A Brief History of Northern Nightmares
Greetings Halloween-O-Philes, Fans and Freaks! Here, you’ll find everything you ever wanted to know – and maybe didn’t care to know – about Zelienople and Harmony’s annual Halloween Festival.
Ever hear of The Strand Theater, Zelie’s landmark cinema, built in 1914? Well, it’s the reason that Northern Nightmares was created. The Strand had been vacant and decayed for nearly 25 years, but for the last 12, the non-profit Strand Theater Initiative has been working to revive the former one- screen movie house as a state of the art performing arts, education and community outreach center. That vision was finally realized with the completion of the first phase of construction, allowing The Strand to reopen to the public on July 16th, 2009. Of course, there’s much more work to be done and you can learn all there is to know about this group by visiting their web site: www.TheStrandTheater.Org
There’s a ‘donate’ button right there on the main page, so feel free to throw money at us at any time. The first phase of construction is done, but we have a long way to go and every little bit helps.
In the Spring of 2005, a group of Strand Volunteers were mulling over ways to raise money for the theater, when a few sick, twisted Halloween freaks realized that – with the exception of Cheeseman’s Fright Farm (which is awesome) the area was bereft of haunted attractions in October. We wanted to raise money for The Strand, but we wanted to have fun doing it.
We knew we didn’t have the resources to build a professional-level haunt, or even an amatearish one for that matter. We just didn’t have the manpower to build and staff it. So we brainstormed on how could do something cool, keep it family-friendly, but still raise a few hackles on peoples’ necks.
One of the volunteers happened to be perusing a copy of ‘Weird, NJ’ and stumbled on an ad for candlelight, walking ghost tours of Cape May, NJ. We’d also heard about similar tours in Gettysburg and thought it would be a great idea to do a tour of reported haunted locations in Zelienople and Harmony. Originally, we thought a horse drawn carriage – or even a hearse – would be the best possible mode of transportation for such a tour. But time and expense made that prohibitive. Then we heard about a group that had just finished restoring a 1947 Harmony Short Line Bus, which we thought would be perfect. We researched areas that were rumored to be haunted and found several that were located in publicly accessible areas.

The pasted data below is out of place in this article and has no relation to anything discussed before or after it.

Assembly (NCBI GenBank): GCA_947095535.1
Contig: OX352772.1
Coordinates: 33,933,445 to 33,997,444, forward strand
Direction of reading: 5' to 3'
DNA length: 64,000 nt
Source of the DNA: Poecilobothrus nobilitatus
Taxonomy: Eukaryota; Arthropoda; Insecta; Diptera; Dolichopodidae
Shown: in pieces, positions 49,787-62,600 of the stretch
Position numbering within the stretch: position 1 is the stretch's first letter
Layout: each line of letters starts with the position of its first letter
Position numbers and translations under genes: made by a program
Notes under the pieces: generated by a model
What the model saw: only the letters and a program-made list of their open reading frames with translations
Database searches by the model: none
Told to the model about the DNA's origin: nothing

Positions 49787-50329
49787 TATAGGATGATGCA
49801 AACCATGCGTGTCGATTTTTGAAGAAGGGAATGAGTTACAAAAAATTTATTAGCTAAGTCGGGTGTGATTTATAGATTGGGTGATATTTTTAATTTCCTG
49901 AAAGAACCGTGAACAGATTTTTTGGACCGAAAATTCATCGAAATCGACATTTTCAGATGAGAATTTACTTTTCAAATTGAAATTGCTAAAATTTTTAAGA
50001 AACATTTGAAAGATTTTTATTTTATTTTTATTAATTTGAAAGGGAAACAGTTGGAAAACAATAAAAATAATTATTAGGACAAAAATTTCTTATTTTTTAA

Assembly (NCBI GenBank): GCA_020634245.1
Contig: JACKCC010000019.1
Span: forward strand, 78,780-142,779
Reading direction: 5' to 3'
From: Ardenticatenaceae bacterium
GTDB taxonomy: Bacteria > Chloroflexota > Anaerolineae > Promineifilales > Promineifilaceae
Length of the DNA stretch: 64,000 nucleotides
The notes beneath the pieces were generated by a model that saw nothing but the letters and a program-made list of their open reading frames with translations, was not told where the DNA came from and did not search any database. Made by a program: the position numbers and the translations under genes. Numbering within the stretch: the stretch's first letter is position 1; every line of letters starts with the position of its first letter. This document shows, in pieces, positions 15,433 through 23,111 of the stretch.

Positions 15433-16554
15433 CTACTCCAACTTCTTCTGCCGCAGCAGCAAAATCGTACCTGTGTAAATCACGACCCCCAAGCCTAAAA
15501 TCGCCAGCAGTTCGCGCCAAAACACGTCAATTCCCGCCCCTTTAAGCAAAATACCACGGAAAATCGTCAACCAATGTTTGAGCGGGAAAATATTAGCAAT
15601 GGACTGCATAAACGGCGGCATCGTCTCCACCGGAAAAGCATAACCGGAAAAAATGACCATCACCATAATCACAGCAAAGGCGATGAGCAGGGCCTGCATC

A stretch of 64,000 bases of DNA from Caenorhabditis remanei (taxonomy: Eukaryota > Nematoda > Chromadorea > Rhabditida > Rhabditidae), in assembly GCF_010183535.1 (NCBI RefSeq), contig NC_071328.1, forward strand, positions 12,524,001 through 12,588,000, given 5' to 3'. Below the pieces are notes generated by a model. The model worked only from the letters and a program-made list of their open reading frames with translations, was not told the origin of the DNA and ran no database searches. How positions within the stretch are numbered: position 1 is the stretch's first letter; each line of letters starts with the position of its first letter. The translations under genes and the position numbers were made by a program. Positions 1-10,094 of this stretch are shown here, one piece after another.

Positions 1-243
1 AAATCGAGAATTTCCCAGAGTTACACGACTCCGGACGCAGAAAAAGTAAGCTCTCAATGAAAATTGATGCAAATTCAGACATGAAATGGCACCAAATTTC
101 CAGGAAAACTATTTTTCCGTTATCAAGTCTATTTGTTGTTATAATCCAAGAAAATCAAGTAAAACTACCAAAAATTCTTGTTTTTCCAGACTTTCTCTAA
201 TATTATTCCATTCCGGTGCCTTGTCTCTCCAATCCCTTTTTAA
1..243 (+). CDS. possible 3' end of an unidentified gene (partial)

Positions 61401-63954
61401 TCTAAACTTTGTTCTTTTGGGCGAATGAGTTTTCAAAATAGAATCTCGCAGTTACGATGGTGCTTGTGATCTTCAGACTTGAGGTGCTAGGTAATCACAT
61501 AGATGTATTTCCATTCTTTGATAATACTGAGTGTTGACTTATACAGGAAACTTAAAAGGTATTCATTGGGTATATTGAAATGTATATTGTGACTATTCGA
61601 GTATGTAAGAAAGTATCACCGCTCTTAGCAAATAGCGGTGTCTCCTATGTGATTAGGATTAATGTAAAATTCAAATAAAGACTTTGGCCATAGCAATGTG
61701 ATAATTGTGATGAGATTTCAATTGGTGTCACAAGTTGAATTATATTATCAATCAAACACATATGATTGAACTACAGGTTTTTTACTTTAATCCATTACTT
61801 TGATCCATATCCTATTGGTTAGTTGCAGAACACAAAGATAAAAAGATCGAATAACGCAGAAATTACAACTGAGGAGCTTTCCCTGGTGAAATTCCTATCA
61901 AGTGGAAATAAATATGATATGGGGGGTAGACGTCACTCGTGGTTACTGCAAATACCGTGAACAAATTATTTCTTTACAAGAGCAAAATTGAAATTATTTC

We also thought, since we’re renovating a theater, that we should find a place to screen classic monster movies. We’d already done that in October of 2004 on The Strand’s rear lawn to help raise money for flood victims from Hurricane Ivan. But the fall weather made the notion of an outdoor film series dicey, so we talked to the owners of the newly opened Beecher’s Cafe. They were delighted to help us out and offered their balcony seating area from which to run the movies. WPXI even gave us permission to use the classic “Chiller Theater” name and our Monster Movie Marathon was born.
Finally, we wanted to have some live entertainment, so we contacted local dance schools. We thought they’d like to promote their schools by performing Halloween-themed dance programs near the bus stop to keep patrons entertained while they waited for the next tour. The Solid MOLD Dancers were born!
Everything was coming together nicely. Diane Smith of Harmony Colours designed us an appropriately creepy logo and the Northern Nightmares Festival featuring The Nightmare Tour, Chiller Theater and The Solid MOLD Dancers was coming together.
Still, something was missing. After all, we were trying to raise money for The Strand, yet The Strand wasn’t even part of the festival. The movies moved to Beecher’s and – even though there’s a hard and fast rule that EVERY theater has to have a ghost, as far as we knew, we didn’t have one.
Why not have a creative writing contest where people tell US about a legend of a spectre that haunts The Strand? Then we’d use the winning entry as the finale of The Nightmare Tour in which riders would come face to face with the tortured – if fictional – spirit. It was an inspired suggestion and the writing contest has been a centerpiece of Northern Nightmares since its inception. After all, if a theater can have one ghost, why not several?
There have been a few changes over the years. The Harmony Bus no longer had proper insurance to carry passengers, so we now partner with Lenzner Motor Coach for a Trolley. The Trolley Stop has moved a couple times and is now located NEXT to the Fright Fest Tent at the corner of Rt. 19 (Main St.) and Rt. 68 (Grandview Ave).
We’ve also added a variety of activities under the Fright Fest Tent. Sure, we still have The Solid Mold Dancers, but we also have Ghost Story readings from the creative writing contest. We have live bands play, and of course, The UN-Beauty Pageant is a costume contest NOT to be missed! Watch this space for more announcements and info.
So we hope you come out and enjoy our annual festival, which grows a little bigger each year. We take a very tongue-in-cheek approach to the season and keep it family-friendly with just a few things here and there that might go ‘bump’ in the night….which is why we like to warn you to BE VERY AFRAID………..or not.